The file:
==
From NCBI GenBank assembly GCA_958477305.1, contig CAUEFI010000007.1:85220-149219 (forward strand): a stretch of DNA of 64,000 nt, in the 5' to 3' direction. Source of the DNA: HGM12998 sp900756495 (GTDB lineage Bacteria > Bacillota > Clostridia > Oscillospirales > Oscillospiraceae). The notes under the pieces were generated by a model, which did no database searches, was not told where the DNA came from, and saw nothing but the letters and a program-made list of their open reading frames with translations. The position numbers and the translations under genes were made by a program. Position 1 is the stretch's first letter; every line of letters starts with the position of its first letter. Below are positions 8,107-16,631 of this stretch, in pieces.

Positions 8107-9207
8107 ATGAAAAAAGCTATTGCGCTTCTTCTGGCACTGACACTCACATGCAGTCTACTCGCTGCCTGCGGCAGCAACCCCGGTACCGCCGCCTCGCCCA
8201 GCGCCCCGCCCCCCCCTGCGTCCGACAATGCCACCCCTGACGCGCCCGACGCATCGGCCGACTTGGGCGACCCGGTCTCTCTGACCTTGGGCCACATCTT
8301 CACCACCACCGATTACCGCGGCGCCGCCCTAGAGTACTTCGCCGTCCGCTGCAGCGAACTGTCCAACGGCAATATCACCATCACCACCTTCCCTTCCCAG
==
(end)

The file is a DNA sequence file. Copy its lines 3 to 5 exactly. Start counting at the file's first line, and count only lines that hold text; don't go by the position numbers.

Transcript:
8107 ATGAAAAAAGCTATTGCGCTTCTTCTGGCACTGACACTCACATGCAGTCTACTCGCTGCCTGCGGCAGCAACCCCGGTACCGCCGCCTCGCCCA
8201 GCGCCCCGCCCCCCCCTGCGTCCGACAATGCCACCCCTGACGCGCCCGACGCATCGGCCGACTTGGGCGACCCGGTCTCTCTGACCTTGGGCCACATCTT
8301 CACCACCACCGATTACCGCGGCGCCGCCCTAGAGTACTTCGCCGTCCGCTGCAGCGAACTGTCCAACGGCAATATCACCATCACCACCTTCCCTTCCCAG